‘Significant and sophisticated’ ransomware hits UK agency
In yet another such incident, the Scottish Environment Protection Agency (SEPA) has confirmed that it was hit by a ransomware attack last month, and the continuing impact is still being felt by the organization nearly a month later.
Cyber bad actors have been profiteering off the illicit gains from ransomware attacks for many a year by this point, and the SEPA breach is the latest bold example of a national network being compromised. SEPA is Scotland’s governmental regulator for safeguarding the environment, and the agency says the attack which hit on Christmas Eve has affected its contact center operations, internal systems, processes, and internal communication.
The organization has also confirmed that 1.2GB of data has been stolen as part of the attack, including personal information relating to SEPA staff. Some of SEPA’s critical services are still operational, like its ability to provide flood forecasting and warning system, along with regulation and monitoring services, but SEPA’s latest update says that recovery from the ransomware attack will take a “significant period” and that a number of systems will “remain badly affected for some time” with entirely new systems required.
SEPA has blamed the ransomware attack on “serious and organized” cybercriminals. “Whilst having moved quickly to isolate our systems, cybersecurity specialists – working with SEPA, Scottish Government, Police Scotland, and the National Cyber Security Centre – have now confirmed the significance of the ongoing incident,” said SEPA chief executive Terry A’Hearn.
The agency hasn’t yet detailed how cybercriminals were able to break into the network to deploy ransomware and the investigation into the incident is still ongoing.
How ransomware is affecting businesses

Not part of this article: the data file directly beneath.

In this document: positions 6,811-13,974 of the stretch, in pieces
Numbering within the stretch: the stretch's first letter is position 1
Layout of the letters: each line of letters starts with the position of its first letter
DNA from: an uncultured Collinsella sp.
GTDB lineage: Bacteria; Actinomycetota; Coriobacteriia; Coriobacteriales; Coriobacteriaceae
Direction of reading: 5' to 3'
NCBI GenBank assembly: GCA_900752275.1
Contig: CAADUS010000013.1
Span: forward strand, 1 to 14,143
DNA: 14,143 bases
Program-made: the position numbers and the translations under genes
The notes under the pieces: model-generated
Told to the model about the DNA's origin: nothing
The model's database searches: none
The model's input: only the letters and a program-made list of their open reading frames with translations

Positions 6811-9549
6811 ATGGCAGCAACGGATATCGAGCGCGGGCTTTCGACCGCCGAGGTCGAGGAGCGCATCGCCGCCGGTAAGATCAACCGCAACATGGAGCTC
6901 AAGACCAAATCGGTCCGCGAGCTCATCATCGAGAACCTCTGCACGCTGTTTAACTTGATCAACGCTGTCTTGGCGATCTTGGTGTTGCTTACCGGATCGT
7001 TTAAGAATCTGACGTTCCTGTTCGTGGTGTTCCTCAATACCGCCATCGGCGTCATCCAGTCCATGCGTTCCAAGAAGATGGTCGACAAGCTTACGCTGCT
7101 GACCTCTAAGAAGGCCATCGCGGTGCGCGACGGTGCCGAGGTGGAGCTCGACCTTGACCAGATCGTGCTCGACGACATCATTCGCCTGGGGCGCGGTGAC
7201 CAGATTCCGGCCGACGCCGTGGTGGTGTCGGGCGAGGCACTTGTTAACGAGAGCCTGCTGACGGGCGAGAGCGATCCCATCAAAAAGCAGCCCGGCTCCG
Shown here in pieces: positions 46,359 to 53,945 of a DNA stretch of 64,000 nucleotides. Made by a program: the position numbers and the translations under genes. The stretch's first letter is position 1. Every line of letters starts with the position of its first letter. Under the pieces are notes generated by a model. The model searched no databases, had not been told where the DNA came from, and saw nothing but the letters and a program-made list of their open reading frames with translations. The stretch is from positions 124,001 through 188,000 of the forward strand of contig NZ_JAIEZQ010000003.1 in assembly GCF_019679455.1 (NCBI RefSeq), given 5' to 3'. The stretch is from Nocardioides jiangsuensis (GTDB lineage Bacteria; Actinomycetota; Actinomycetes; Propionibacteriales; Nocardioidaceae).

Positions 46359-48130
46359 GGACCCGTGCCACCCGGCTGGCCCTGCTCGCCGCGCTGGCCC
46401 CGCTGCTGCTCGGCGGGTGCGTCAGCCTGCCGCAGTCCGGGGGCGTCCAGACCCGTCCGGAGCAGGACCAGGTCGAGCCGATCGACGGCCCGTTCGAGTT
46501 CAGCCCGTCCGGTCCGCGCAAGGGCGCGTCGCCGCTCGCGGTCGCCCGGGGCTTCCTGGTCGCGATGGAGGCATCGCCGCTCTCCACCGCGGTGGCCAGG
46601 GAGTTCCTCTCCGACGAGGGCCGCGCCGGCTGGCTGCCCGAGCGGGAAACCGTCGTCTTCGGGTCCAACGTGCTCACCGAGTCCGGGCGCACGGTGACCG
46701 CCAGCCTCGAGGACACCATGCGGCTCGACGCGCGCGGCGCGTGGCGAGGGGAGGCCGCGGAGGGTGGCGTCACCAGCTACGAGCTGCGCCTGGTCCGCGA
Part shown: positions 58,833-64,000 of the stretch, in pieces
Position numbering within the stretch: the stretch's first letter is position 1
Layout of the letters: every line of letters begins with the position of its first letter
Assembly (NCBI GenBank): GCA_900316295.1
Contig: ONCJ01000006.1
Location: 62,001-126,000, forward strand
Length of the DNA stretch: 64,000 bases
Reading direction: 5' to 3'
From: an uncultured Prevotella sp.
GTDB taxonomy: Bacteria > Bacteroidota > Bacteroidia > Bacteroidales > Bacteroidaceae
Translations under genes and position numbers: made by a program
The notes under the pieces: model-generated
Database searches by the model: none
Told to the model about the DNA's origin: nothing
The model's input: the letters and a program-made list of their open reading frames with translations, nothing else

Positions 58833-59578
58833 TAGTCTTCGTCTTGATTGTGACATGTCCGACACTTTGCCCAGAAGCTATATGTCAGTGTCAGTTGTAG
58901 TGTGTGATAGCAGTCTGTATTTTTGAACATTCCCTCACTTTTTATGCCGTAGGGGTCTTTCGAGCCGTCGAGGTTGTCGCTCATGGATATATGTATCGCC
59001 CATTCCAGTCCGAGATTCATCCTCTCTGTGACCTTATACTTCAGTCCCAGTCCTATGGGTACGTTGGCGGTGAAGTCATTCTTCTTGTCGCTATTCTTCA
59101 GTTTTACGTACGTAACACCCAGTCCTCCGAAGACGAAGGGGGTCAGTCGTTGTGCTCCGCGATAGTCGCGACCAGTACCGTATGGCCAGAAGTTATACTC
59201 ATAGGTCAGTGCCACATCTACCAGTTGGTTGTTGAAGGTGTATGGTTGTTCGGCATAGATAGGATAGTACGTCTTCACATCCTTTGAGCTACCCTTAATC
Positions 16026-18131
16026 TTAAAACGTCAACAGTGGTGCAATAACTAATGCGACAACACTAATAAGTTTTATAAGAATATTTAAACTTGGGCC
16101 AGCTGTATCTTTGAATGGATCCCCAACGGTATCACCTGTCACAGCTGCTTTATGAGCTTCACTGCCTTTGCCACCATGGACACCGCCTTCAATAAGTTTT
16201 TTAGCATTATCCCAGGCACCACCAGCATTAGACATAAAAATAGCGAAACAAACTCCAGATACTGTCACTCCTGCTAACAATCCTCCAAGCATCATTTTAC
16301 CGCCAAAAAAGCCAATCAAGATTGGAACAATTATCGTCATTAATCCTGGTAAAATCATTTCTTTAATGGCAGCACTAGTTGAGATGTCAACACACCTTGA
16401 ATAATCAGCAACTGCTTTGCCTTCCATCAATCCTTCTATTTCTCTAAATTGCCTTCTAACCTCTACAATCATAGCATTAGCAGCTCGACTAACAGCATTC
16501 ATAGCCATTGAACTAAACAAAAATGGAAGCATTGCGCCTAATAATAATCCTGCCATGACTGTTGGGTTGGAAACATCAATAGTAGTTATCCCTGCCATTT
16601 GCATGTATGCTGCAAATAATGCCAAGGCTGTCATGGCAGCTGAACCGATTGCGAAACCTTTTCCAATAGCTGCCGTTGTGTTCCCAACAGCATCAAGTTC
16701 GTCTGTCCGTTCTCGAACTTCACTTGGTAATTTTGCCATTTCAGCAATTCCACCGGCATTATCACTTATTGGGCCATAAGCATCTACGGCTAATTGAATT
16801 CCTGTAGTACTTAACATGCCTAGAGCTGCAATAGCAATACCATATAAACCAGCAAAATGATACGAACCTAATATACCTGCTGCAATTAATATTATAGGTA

Stealing data has become an increasingly common tactic for ransomware gangs that target large organizations. Malicious actors now use the stolen data to double-down on attempts to extort funds from the company, by threatening to leak the information if the victim doesn’t give in to the ransom demand of hundreds of thousands, or even millions, of dollars.
Firms would have to pay these ransoms in virtually untraceable cryptocurrency transactions like bitcoin, in exchange for a decryption key to unlock their own stolen data. Ransomware can affect any organization, large or small, including businesses, schools and educational facilities, hospitals and healthcare providers, government agencies, and non-profit entities.
Cybercriminals who deploy a successful ransomware attack do so in phases, many of which require planning, stealth, and cunning. Targeting a large organization that has a lot to lose if its data is exposed, often works in the hackers’ favor as many victimized organizations don’t report a ransomware attack for fear of losing money, business, or private data. Victims often just quietly pay off their attackers without notifying anyone.
Due to this reason as well, it is difficult to quantify just how widespread a threat ransomware is, but of the 187.9 million ransomware attacks reported by Statista in 2019, 67% were initiated by spam and phishing emails, 36% occurred due to poor cybersecurity training, 30% because of weak passwords and ineffective asset management, 25% due to poor user practices, 16% originated from malicious websites, and 16% due to clickbait.
Based on this, it is vital that bigger corporations prioritize user training on common cybersecurity threats for staff, including security awareness and education about the threat of ransomware and the ways it can be delivered. Also, all connected company systems should be patched and updated to the latest versions, and this includes robust antivirus and anti-spam solutions to regularly scan devices for malware, which can be useful in preventing a ransomware attack.
Finally, an organization with the adequate IT infrastructure should also have an incident response or crisis management plan for dealing with ransomware events, that describes which employees to contact and what to do. To ensure a practical implementation, the plan should be rehearsed regularly so the right people know how to respond in a moment of crisis.